The 100ms Challenge: Responsiveness of a Website or an Application

23 December 2014

San Antonio: People are on a fast pace today and they want everything to be instantaneous. Nobody would want to keep waiting for something. Same will be the expectations while using a website or an application. Users are getting used to sub-second response times; not just on a home page, but throughout the usage of a mobile app or a website, at all the steps and requests.

It has been a goal for many leaders in the web industry

This has been steered as a persistent long-term effort by several leaders like Google, Facebook, Amazon and others. Their main objective is to deliver any requests in just 100ms, which is certainly instantaneous to the user. While they have not achieved their goal yet, they are still continuing to get closer on their targets.

By pivoting on the actual user experience, one has to consider tuning the client-side code along with the server code architecture. By doing so, they can tune the world to believe that their expectations on instantaneous response is reasonable. If Google could explore the world’s largest database and return results in just a few hundred milliseconds, and Amazon could scout the world’s largest store and do almost the same, there is no point in being proud of delivering results for a query in 6 seconds. There are thousands of websites and applications which deliver responses in less than 500ms.

One second is so long for many reasons. Firstly, users have been adjusted for the faster response times offered by top-class providers. Also, in one second, the users would lose their thoughts, which you usually don’t want to happen. With one second response on each page, you will lose 7% of users and you will also see a drastic decrease (16%) in in customer satisfaction metrics.

However, if the largest players like Google and Facebook could drive towards 100ms, so can anyone. They work on performance validation (beginning to end) on each build and their goals extend to bring down the transaction times at every release. While proceeding in this way, nothing gets added to the code which would be a constraint for the long-term goal of instantaneous response. Each day will be an exercise for you to drive down the transaction times.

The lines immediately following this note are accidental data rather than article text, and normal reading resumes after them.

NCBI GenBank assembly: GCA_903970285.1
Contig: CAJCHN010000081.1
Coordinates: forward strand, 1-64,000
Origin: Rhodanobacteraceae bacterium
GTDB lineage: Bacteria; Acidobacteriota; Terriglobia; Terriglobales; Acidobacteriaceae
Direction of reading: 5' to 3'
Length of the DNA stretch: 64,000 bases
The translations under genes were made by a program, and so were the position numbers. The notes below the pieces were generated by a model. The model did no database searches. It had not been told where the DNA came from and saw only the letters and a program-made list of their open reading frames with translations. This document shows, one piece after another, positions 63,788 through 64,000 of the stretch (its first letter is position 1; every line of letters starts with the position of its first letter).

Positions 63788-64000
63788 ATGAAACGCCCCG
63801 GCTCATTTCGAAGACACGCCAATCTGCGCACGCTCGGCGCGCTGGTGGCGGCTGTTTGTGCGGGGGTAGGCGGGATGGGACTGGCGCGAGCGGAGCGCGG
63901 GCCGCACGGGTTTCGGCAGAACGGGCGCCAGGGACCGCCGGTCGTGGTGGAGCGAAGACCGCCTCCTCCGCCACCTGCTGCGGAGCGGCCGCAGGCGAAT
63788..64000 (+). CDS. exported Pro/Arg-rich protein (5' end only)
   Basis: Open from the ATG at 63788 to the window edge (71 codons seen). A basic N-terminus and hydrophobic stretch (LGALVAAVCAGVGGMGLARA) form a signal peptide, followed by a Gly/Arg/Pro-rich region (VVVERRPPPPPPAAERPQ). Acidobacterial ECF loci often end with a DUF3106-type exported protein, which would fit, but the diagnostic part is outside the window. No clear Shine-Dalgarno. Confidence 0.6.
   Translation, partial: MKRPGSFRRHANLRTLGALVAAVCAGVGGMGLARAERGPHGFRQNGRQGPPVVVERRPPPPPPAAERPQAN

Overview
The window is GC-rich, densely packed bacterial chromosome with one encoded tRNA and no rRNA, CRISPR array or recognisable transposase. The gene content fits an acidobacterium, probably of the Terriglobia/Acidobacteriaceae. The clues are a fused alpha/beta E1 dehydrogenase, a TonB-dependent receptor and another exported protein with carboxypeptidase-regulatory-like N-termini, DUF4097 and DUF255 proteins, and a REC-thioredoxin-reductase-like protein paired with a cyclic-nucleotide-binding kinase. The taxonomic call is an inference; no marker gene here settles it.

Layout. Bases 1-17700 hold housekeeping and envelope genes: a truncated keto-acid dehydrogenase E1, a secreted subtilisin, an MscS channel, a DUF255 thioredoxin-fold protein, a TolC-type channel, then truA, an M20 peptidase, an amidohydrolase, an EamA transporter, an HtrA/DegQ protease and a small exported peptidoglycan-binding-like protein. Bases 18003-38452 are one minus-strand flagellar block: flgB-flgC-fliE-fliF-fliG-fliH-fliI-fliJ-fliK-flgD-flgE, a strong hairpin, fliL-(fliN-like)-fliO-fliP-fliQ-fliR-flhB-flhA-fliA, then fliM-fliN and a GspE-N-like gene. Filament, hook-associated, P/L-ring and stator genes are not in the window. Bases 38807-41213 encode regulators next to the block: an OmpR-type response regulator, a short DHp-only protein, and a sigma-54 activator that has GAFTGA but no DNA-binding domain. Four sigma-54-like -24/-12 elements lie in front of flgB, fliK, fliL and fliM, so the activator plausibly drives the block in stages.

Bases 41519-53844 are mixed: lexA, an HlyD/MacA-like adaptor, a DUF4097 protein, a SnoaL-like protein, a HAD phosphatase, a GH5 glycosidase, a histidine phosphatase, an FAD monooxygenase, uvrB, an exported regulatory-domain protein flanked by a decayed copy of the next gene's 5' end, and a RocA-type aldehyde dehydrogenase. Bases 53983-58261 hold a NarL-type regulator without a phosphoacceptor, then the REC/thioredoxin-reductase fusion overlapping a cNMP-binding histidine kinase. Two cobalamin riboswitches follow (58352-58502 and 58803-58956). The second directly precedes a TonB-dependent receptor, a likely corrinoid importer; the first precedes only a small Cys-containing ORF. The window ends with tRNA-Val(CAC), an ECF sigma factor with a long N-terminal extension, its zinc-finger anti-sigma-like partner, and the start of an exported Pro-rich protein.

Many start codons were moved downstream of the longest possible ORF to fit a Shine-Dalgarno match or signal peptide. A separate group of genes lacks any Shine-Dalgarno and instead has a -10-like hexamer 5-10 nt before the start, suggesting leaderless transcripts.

Google has tracked the mobile app and website speeds with respect to user experience, and has released the averages for the year 2013. Desktop websites and app speeds were around 2.5 seconds and the speed of mobile sites and apps was around 3.2 seconds. These show that they still have a long way to go to get to 100ms. But that is definitely not an impossible goal.

Fortune Innovations San Antonio, a leading website and mobile app development company, has ample years of experience in the field. Our developers have extensive knowledge on all the development tools and are also updated with latest methodologies. Kindly contact us if you have any requirements on web development and application development. We assure you with the best solution at an affordable cost.

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